It’s not quite a seal of approval, but one of Europe’s largest financial markets is giving cryptocurrencies the equivalent of the bar codes found on soup cans and jam jars.
Late last month, the London Stock Exchange Group (LSEG) added 169 digital assets to its SEDOL Masterfile service, a global database that assigns unique identifiers to financial instruments. The assignees included digital currencies (such as bitcoin), “digital platforms” that allow issuance of multiple assets (such as Ethereum) and security tokens. The seven-digit alphanumeric codes help LSEG’s customers keep track of traded assets from execution to settlement.
The addition of bitcoin and its ilk to the database, in response to customer demand, is a sign that institutional investors are slowly embracing the asset class.
“Naturally with the gradual institutionalisation of digital assets, a number of our clients were starting to invest in that space, so we felt it was an appropriate time to add these to SEDOL,” said LSEG’s Head of Data Solutions, James Nevin.
He was quick to add that assigning a code does not add any particular legitimacy to any digital asset.
Last year, the company’s main operating subsidiary, the London Stock Exchange (LSE), licensed its Millennium Exchange trade-matching technology to build AAX, a virtual assets exchange based in Hong Kong that went live in November.
Market participants use SEDOL Masterfile to identify individual securities across asset classes including stocks, bonds and exchange-traded derivatives worldwide.
The service was created 30 years ago as a registry of codes to identify securities traded on LSE, said Nevin.
Since then, it has grown to include identifiers for over 100 million securities traded all over the world, including U.S. municipal and corporate bonds.
“Within that 100 million, there are about 20 million that are active,” Nevin said.
If a company is liquidated or acquired, it disappears in reality but the SEDOL code is kept active to make sure it isn’t reused, and LSEG can “retain full corporate action history” of those securities, Nevin said.
LSEG worked with data provider Digital Asset Research for the last three years to create a vetting process for cryptocurrencies and the like.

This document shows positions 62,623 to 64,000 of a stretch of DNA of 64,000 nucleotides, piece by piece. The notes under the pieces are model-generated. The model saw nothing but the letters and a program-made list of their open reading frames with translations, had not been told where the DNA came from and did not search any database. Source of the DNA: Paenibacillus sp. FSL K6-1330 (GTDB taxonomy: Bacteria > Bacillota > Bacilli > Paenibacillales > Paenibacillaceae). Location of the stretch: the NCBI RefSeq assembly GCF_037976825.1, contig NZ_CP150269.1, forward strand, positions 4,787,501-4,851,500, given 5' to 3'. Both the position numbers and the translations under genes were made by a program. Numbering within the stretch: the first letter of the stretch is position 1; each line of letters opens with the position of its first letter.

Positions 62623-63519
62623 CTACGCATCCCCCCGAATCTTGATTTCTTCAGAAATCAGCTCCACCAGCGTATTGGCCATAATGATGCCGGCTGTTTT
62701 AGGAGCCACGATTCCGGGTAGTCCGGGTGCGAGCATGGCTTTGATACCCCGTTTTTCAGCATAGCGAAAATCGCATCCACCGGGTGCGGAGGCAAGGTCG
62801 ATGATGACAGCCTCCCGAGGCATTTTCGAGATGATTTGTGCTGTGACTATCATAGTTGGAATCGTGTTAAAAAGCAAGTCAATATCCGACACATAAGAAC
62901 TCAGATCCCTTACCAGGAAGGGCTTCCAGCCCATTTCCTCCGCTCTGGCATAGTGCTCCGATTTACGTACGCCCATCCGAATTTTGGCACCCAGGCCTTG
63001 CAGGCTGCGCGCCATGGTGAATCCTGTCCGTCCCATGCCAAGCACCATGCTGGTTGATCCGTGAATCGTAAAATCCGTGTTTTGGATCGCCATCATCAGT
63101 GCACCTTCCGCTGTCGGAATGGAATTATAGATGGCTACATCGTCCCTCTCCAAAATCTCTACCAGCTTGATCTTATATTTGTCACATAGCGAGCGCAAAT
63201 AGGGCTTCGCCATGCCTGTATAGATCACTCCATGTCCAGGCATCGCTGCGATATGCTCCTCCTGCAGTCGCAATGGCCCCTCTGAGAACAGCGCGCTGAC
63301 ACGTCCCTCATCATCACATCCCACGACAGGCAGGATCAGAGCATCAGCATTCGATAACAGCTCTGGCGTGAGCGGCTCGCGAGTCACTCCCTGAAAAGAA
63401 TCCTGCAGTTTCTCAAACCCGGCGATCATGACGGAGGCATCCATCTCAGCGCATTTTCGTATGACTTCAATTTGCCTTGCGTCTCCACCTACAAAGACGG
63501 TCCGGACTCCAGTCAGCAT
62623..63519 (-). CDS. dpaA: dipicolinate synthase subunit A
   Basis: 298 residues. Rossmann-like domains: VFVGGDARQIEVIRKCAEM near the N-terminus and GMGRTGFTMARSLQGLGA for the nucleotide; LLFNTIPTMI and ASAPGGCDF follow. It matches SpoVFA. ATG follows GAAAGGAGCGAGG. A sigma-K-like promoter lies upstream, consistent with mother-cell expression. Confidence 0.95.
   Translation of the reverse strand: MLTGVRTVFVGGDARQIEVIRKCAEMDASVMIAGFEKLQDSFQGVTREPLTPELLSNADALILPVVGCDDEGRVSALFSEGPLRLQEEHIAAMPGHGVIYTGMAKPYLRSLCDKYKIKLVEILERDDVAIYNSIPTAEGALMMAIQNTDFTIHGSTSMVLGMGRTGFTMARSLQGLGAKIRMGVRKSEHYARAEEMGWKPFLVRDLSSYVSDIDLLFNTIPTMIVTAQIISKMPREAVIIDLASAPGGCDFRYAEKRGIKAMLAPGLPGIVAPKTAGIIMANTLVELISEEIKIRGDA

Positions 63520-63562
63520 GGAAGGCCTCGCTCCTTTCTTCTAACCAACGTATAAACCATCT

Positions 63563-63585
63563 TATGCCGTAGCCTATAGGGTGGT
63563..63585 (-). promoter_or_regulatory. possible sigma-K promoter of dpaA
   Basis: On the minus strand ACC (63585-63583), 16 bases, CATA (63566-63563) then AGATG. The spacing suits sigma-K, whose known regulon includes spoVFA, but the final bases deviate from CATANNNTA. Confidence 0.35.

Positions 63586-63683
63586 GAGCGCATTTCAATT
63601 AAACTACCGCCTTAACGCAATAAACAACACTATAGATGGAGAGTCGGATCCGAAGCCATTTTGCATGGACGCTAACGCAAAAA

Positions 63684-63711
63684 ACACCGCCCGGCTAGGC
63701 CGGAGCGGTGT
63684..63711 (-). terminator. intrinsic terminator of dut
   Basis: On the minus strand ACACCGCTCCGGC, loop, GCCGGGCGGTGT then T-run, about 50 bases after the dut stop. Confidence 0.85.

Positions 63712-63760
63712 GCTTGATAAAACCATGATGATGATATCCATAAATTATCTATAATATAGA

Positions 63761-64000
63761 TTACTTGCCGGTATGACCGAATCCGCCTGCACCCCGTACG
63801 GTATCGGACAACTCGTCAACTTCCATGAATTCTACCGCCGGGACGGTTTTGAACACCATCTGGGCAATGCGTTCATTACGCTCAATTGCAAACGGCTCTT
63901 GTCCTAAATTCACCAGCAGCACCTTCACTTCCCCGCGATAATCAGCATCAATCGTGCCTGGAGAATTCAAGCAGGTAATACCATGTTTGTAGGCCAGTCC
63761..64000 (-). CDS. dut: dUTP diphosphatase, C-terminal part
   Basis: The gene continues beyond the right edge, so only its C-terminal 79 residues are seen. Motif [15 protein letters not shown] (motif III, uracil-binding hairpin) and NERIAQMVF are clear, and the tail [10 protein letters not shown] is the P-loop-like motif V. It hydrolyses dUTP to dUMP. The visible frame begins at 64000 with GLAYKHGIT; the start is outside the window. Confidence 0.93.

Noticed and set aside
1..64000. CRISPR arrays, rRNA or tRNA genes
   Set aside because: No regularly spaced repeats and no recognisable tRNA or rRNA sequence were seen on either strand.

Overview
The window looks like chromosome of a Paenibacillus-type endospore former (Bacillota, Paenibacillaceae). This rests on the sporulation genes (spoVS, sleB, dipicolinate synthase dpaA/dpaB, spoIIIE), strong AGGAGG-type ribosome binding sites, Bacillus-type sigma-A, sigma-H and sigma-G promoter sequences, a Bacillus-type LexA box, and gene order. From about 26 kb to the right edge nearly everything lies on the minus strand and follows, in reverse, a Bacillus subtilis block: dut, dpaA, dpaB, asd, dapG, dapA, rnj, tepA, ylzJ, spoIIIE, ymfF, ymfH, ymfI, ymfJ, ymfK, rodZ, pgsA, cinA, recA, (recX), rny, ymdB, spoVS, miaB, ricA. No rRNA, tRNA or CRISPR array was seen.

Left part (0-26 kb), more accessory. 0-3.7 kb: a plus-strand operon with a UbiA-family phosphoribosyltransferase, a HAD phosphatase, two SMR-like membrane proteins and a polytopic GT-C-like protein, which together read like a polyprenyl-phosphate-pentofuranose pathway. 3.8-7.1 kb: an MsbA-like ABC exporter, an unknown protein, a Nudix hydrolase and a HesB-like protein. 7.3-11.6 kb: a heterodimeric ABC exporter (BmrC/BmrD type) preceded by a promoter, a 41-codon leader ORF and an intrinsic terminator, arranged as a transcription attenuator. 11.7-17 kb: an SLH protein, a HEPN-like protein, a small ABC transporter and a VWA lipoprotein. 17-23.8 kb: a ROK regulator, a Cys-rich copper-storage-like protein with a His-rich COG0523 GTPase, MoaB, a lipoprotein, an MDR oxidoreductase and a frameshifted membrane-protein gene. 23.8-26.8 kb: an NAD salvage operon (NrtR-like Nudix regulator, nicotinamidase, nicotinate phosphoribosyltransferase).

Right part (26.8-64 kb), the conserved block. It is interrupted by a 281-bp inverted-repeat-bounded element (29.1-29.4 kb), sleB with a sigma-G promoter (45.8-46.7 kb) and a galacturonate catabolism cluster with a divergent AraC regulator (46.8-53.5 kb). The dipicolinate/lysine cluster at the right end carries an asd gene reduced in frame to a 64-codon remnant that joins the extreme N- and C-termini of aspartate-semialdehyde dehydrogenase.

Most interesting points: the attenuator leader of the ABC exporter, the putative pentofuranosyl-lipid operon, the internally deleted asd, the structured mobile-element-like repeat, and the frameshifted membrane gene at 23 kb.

Issuer? What issuer?
Normally, with stocks or bonds, customers have the ability to log in and create SEDOL codes within the system, instantly, said LSEG Senior Project Manager Laura Stanley. For the time being, users will not be able to do the same for digital assets, given that this untamed territory is rife with dubious investments.
“Due to the fact that it is a new asset class, there is an eligibility criteria for inclusion,” Stanley said.
The SEDOL Masterfile is made up of an issuer table, a security table and a markets table that are linked together. Cryptocurrencies are hard to shoehorn into this framework given their leaderless nature.
“Not having an issuer does potentially create some challenges but we have managed to get around that by displaying a digital asset, where it doesn’t have an effectual issuer, we display it at the issuer level and at the security level so that it’s easier to locate within the SEDOL Masterfile,” Stanley said.
The digital assets are categorized based on their primary function, Stanley said. Digital Currencies (XA) like bitcoin function as a medium of exchange or store of value, and Digital Platforms (XB) like Ethereum allow the creation of smart contracts to facilitate, verify and uphold an agreement between parties that is then recorded on a blockchain. LSEG has also added Security Tokens (XC) under financial instruments.
“That is the way we have chosen to do that today. In the future, we could increase the granularity based on customer feedback,” she said.
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